I returned home, satisfied with the fact that I had “pretty much” stuck to the budget that we had set for our food shopping that week. Liam took one look at the bulging bags and asked me how I got on… At that point I blacked out! Okay maybe I’m being a tad dramatic, but I definitely knew where the conversation was headed.
You see out of the two of us, my husband is definitely the saver. He would stick to a budget even if it meant living on baked beans and toast until further notice! The fact is that being financially stable deeply matters to him. Not that it doesn’t matter to me, but I do find it easier to nudge those budget boundaries in the moment and spend an additional small amount here or there. I have to remind myself of the end goal, whereas it is constantly at the very front of his mind.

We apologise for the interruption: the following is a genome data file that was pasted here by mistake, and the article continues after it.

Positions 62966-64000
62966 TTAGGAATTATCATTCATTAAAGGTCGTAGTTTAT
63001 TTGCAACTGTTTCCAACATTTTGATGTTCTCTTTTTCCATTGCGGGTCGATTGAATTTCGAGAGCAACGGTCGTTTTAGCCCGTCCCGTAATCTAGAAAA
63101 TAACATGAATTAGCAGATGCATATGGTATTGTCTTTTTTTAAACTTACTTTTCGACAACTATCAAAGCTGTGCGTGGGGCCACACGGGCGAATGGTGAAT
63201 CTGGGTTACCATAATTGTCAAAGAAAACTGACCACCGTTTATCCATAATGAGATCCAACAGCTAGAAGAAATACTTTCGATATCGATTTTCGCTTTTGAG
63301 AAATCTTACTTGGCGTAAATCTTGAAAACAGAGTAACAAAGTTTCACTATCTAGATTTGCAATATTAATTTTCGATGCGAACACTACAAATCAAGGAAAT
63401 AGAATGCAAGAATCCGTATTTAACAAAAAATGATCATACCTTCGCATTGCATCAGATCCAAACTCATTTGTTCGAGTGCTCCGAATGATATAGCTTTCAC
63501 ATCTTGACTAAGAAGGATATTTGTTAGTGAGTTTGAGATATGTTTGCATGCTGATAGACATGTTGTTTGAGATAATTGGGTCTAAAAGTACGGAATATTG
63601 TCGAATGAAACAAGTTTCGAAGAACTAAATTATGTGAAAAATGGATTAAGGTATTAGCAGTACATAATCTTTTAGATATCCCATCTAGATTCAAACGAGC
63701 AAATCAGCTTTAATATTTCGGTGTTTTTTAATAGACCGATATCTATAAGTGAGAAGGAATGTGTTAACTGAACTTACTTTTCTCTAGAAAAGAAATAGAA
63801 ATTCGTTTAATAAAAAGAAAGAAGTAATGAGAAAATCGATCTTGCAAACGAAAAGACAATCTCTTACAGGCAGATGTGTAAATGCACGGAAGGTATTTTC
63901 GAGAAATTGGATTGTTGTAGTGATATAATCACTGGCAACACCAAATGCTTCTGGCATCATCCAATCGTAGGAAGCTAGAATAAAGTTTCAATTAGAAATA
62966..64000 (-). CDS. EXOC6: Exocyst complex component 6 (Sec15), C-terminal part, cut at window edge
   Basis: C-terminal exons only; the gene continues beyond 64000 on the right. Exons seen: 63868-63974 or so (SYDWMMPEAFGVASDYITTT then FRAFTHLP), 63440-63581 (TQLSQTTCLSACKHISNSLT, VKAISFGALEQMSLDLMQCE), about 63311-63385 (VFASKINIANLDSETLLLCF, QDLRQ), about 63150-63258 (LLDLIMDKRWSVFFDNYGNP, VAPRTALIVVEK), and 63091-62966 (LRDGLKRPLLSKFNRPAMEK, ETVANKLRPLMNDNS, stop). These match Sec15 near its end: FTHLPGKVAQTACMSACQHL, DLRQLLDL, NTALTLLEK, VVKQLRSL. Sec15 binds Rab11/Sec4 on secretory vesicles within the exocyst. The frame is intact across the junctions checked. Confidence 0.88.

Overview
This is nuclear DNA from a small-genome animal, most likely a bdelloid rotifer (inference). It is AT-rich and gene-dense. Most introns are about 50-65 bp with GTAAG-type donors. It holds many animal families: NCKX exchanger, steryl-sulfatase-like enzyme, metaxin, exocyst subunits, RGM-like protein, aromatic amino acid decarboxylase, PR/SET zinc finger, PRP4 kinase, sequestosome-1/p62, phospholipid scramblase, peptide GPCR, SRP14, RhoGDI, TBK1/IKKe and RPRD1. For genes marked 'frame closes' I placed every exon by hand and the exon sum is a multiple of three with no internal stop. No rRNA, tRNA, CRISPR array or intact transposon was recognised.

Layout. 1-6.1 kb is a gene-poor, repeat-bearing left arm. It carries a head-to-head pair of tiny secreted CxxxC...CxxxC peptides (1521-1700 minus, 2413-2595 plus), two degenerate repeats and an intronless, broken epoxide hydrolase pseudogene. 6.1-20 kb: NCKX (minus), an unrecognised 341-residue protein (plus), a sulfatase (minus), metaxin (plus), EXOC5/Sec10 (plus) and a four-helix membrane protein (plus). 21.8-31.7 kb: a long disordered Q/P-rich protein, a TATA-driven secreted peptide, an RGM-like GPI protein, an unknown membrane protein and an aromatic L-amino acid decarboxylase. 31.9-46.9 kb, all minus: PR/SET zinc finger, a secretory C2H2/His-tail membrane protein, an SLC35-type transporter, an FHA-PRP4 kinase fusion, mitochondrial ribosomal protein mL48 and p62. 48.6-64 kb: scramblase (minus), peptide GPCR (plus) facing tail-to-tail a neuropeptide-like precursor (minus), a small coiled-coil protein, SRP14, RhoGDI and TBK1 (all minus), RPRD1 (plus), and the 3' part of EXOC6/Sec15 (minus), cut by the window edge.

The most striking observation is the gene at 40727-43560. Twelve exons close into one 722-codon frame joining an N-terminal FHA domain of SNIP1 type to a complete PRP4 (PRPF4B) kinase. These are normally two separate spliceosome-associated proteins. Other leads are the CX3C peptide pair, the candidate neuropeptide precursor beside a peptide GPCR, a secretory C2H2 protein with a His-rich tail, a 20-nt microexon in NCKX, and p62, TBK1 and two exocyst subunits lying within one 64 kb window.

The thing about spending those small amounts here and there is that they all add up. I know how easy it is to reason in that moment that it is only an “extra few pounds” or however much you intend to spend, but before you know it that inner voice of reasoning becomes your downfall every. single. time.
Our conversation after I got back from the supermarket went something like this:
Me: “I only overspent by a little, and if I need to I can always reduce the budget for next week’s shop”.
Him: “But what if you need more than you anticipate next week? You’ll just end up in a cycle of spending more than we have”.
Me: “Well, if in doubt I can always use a little from my business fund”.